By Darby Stipe

The Nature Academy is focused on training a new generation of environmental leaders in sustainability, conservation, and ecological restoration. As part of the Nature Academy program, each intern writes a blog post and develops a project. The project provides an opportunity to take on responsibility in an area of interest, contribute to the goals of their team, and develop a skill or area of knowledge that can be added to the intern’s portfolio. The post may reflect the project or be a nature-related topic of personal interest to the intern.

Peonies have always been in my life. In my family, we’ve had one since 1956, passed down from my grandmother to my dad, moving from home to home and garden to garden with us. It’s been a simple and poignant reminder of my grandmother, as well as the beauty of renewal and growth in the spring. The garden in the arboretum reminds me of my family tradition every time I walk through the rows and rows of unique flowers. With over 350 herbaceous peony varieties, all predating 1950, the Arb hosts the largest public collection of historic peonies in North America. Michigan alumnus Dr. W.E Upjohn donated the core collection of peonies in 1922 from his own personal collection. The black and white photo here shows the peony garden circa 1920s, not long after the garden opened to the public. As we approach the 100th anniversary of the garden, some of the original peonies are still thriving and blooming today.

Pink and white peonies

As a rising senior at the University of Michigan, I study the environment— specifically, the interactions between human and environmental health.  This summer I am the academics and curation intern for Matthaei Botanical Gardens & Nichols Arboretum. I split my time between researching and creating interpretive materials and helping with the preparation of the peony book being written for the garden’s centennial in 2022. When I’m not working, I try to take advantage of the summer in Ann Arbor by going to festivals and enjoying the warm weather.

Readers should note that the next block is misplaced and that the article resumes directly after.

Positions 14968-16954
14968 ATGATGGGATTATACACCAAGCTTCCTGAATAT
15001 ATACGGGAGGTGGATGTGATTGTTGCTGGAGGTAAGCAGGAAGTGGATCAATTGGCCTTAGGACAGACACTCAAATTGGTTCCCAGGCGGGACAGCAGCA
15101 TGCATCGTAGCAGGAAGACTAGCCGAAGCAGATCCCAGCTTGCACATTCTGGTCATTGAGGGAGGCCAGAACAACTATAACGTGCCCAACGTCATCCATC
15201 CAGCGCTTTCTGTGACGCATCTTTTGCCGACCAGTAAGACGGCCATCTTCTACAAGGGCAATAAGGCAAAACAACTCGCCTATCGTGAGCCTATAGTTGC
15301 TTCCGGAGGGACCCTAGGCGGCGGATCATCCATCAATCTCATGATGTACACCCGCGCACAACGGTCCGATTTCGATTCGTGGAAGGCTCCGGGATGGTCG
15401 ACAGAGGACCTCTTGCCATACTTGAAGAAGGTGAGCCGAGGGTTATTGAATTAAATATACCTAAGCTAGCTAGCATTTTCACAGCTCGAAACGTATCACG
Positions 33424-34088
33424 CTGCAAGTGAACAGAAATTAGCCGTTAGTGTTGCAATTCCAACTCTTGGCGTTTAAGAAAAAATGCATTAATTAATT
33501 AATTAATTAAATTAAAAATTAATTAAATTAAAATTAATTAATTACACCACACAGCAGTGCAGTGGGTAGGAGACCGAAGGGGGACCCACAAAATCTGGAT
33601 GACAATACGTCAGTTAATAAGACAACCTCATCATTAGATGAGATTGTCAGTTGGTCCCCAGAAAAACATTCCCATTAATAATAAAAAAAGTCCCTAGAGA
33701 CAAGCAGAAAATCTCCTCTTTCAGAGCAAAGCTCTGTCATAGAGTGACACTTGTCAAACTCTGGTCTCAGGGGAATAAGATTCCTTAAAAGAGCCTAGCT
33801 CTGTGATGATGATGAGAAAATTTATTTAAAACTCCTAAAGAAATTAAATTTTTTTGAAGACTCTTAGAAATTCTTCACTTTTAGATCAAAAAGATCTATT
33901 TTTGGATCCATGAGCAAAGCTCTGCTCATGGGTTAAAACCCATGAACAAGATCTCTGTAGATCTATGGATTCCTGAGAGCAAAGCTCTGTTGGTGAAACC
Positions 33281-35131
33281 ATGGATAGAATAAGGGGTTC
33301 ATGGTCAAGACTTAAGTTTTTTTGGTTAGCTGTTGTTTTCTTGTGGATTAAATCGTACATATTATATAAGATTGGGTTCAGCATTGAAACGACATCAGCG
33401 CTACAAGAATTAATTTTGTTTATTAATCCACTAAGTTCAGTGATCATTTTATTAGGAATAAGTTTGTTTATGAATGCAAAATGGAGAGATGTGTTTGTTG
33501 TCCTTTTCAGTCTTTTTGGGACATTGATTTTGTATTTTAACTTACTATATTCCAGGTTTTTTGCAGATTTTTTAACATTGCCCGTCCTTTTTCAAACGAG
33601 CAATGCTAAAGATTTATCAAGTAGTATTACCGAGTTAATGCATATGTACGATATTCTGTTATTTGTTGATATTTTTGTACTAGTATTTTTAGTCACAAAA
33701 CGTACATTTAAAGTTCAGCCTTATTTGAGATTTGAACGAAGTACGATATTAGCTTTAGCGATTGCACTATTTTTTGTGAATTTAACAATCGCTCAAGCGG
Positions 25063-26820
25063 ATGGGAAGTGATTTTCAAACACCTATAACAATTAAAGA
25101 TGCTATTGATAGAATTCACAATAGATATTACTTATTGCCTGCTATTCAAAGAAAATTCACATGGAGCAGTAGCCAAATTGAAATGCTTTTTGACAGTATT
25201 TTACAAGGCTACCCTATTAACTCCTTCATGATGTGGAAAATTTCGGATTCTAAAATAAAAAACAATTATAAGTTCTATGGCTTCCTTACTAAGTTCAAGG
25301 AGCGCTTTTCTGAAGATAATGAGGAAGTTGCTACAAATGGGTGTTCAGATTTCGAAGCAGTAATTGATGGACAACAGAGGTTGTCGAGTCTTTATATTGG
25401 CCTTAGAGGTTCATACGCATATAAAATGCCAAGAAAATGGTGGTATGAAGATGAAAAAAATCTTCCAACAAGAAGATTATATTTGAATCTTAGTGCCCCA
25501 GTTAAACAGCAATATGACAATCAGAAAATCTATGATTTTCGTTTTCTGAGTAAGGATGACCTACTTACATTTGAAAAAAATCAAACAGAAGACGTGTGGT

Working in the Nichols Arboretum Peony Garden, I get to see firsthand the impact peonies have on other families. From toddlers to seniors, faces light up from the very first glimpse of the garden in bloom.

My main job in the peony garden is capturing visitor interactions with the flowers, whether that be photo shoots, selfies, or escaping into the beauty of the garden after a long day at work. With the University of Michigan hospital system right next door, a nearly endless stream of patients and staff alike visits the Arb and the peony garden to get lost in the spring colors and the greenery.


Student Jeffrey Wicks (left) creating his video on contrasts in the peony garden.


Selfie with peonies. Who wouldn’t want to be in the same photo with a peony blossom?

As you can imagine, the peony garden inspires a lot of creativity. In early June, for example, a University of Michigan art student requested special permission to film a video in the garden outside of the usual visitor hours of sunrise to sunset. His goal was to create a work that demonstrates the principle of contrast. He filmed twice, once close to midnight using bright spotlights to illuminate the flowers with the leading lady in a white dress. The next morning brought sun and a black dress, along with an interview of curator David Michener explaining the history of the garden and its uniqueness in size and variety.

Visitors are often more than happy to talk about the ways peonies have enjoyed a special place in their lives. From stories of families visiting the Arb every year to enjoy the blooms, to those who come to the gardens to try and match a variety of peony they have at home to a similar one at the peony garden, these special plants play a large role for many families each spring. They offer a common bond between families—even strangers—when they meet and talk about the beauty of the flowers in the peony garden.